Throughout the day, we loaded the back of my car with bricks, boards, banister rails—all of which weighted it in the months of snow that followed.
I filmed Tyrah removing a layer of wood paneling on the bathroom wall that covered the wallpaper which, she reminded me, had mesmerized us as children. As we’d bathed, as we’d brushed our teeth, as our mother had combed and braided our hair, we’d projected our family onto the figures framed in its black-and-white antique newsprint advertisements for remedies and hygiene products.
“The bald man in the ad for Dr. Scott’s Electric Hair Brush—$1—was our bald father,”Tyrah said, pointing to him.
Our mother was the beauty in profile for Procter & Gamble’s Vegetable Glycerin, who wore a floppy-looking hat, which resembled the one our mother wore when she gardened. Lily was the woman in the rocker, reading a book in the advertisement for The Electropoise Company
“She was reading us a story,” I remembered.
Gil was the mustached man in profile for Cuticura Remedies, advertising the specific cure for “humors of the blood and skin.”Tyrah and I were the young girl standing on a rock at the water’s edge in John Collier’s “Water Baby” painting (appropriated by Pears Soap). I studied that figure closely as I tried to peel her off the wall.
“I always thought the light shining on the rock behind her was a pair of wings,” I said.
When she tore in half, I told my father to take the whole wall.
He started his chainsaw.
My mother had called at 3 a.m., sleepless, asking us to save a door for her—with the hinges. We didn’t ask why she wanted a door, where she might display it. We figured she just wanted closure and believed a door might suffice.
We took every door.
I’d wanted this event to make the local newspaper as Lily’s estate sale had—“Historic Home Demolished”—but it was to be strictly a family affair.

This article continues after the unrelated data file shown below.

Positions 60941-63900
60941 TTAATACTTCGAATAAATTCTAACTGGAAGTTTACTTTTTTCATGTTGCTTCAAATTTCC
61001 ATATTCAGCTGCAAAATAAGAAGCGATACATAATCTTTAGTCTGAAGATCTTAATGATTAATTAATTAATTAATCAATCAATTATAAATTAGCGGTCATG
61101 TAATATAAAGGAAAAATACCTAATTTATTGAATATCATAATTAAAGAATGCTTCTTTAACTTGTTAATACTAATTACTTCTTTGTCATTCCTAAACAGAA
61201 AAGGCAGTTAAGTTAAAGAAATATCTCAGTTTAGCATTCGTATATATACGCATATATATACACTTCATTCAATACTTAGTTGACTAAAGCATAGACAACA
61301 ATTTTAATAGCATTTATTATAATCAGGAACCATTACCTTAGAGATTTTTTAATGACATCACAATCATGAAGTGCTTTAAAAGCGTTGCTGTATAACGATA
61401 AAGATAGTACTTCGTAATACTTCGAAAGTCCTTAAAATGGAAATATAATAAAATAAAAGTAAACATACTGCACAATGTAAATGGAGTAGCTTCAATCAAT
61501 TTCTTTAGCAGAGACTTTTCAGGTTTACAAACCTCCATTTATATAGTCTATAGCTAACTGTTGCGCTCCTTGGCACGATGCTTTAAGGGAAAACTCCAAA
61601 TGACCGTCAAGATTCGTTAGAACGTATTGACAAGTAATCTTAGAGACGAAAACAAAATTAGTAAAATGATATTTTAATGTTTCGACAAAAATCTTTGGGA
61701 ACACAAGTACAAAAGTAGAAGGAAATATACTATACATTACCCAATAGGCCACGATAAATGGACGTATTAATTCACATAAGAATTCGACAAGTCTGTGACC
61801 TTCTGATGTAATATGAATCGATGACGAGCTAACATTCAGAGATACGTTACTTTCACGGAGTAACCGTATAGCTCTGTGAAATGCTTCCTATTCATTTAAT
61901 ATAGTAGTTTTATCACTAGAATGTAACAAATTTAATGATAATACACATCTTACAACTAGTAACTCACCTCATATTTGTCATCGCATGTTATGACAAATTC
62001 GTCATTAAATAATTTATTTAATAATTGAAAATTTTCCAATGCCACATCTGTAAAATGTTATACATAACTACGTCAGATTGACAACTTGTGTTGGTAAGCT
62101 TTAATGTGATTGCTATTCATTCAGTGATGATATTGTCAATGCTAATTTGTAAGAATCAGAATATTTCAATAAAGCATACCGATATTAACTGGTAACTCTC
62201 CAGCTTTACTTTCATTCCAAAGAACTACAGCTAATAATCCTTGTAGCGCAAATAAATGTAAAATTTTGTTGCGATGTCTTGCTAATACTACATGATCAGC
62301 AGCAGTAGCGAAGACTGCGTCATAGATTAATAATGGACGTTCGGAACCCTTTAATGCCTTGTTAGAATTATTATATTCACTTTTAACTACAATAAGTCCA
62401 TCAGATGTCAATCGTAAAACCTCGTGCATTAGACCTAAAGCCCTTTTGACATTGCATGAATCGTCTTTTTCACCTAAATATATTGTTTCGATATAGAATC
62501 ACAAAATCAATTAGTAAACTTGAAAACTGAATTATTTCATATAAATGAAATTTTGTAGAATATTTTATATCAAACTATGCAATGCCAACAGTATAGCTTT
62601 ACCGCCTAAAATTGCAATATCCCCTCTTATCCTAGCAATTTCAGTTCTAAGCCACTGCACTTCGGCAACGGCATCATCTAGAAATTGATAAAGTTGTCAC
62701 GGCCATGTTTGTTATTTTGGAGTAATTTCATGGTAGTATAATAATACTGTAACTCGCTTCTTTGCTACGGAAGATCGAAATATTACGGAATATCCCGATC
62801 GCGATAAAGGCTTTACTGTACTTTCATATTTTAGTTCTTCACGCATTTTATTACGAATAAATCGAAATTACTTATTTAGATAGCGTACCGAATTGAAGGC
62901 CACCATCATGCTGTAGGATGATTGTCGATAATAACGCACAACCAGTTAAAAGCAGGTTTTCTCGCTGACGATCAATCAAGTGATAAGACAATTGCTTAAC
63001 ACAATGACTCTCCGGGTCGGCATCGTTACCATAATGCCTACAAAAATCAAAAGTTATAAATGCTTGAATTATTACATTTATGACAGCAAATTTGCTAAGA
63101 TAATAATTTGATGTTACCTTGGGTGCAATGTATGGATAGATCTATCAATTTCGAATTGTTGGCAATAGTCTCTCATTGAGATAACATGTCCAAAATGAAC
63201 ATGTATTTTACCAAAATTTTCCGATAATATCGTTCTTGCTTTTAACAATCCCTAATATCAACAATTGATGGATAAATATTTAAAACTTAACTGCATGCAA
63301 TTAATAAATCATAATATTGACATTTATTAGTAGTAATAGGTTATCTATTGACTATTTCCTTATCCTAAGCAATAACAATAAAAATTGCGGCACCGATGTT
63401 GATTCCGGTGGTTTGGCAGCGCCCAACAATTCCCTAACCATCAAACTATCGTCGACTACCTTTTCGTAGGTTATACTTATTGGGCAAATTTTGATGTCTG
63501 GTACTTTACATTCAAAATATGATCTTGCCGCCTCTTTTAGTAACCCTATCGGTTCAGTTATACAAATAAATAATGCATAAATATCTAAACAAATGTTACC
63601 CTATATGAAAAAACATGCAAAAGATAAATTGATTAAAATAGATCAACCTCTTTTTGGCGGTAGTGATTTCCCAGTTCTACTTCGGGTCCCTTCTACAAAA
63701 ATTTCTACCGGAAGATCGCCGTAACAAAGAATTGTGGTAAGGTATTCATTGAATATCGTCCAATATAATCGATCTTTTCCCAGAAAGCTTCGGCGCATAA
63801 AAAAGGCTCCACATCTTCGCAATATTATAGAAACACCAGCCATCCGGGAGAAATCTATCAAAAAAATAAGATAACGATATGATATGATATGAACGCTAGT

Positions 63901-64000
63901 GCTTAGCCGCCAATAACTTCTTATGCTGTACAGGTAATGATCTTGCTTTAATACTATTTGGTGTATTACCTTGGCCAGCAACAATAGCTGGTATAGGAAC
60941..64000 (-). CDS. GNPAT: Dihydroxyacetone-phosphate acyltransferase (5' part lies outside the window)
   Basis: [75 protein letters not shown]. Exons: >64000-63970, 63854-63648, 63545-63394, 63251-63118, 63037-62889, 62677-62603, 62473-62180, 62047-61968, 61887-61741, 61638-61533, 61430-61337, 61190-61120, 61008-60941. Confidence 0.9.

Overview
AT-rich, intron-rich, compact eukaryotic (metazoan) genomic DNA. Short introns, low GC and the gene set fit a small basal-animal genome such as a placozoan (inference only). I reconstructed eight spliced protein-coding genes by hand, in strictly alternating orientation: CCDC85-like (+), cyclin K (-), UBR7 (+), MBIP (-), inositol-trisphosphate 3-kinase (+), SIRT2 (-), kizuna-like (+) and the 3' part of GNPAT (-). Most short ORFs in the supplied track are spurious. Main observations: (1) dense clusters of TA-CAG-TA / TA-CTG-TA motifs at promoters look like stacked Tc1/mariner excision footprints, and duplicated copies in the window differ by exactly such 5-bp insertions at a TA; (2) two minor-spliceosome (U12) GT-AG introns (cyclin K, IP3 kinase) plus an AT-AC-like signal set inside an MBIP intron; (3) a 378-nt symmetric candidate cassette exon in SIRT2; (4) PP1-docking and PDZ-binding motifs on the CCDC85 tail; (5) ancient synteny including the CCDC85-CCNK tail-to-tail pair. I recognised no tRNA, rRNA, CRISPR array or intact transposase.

My father performed half the demolition. I stood inside the living room and filmed him through a jagged frame of splintered boards where a wall used to be, and Tyrah snapped photographs from every possible angle. Without a mask to protect him from the insulation spilling from the walls and filling the air like static, our father worked the excavator with both hands, both feet, pulling at the layers of our home, shaking the floor beneath us, reaching further, not yet telling us to get out.
I remembered “Christmas Eve at Home, 1987” and my mother’s warning: “Leave the doll in her box,” she’d said. She’d kept the plastic on the lampshades, too—as if she’d somehow sensed this was coming.
“Not many people get to stand inside a home while it’s demolished,”Tyrah shouted over the clamor of the excavator.
“It feels like an earthquake.” I zoomed in and out on the scene, imagining the footage as a continuation of the scene my parents had filmed, the cinematic equivalent of double exposure—two disparate scenes framed as one by a fluke of light.
The debris from the demolition didn’t fit into the hole my cousin dug the day before for its burial. He drenched the mangled heap with gasoline and lit it with a torch. My father carefully nudged the trail of debris into the hole as it burned—the excavator’s arm an extension of his own.
In the photograph my father took of Tyrah and me later that evening, we stand four feet apart, facing each other. We are hinged at our hips, our arms forming a roof above our heads, our hands palm to palm—an apex. We make the shape of a home with our own once-home ablaze behind us.Tyrah took a photograph of our father standing 10 feet from the fire, his back to the camera, his arms straight above his head. He is a beam, a candle—the flames alive and leaping high above his fingertips. What shape would my mother have made if she’d been there, beside him?
Rocks exploded somewhere deep within the burning debris.The sound echoed against the hillside like gunfire.
I told Tyrah that Lily was shooting all her pistols and rifles from beyond the grave— whether in commemoration or defense of her property I refused to decide.
My father spoke eloquently when I asked how it felt to tear down what he and my mother had worked so hard, all those years, to prevent from falling apart: “I could see the old and what we once considered was the new; the layers blended together as time rushed through it once more.”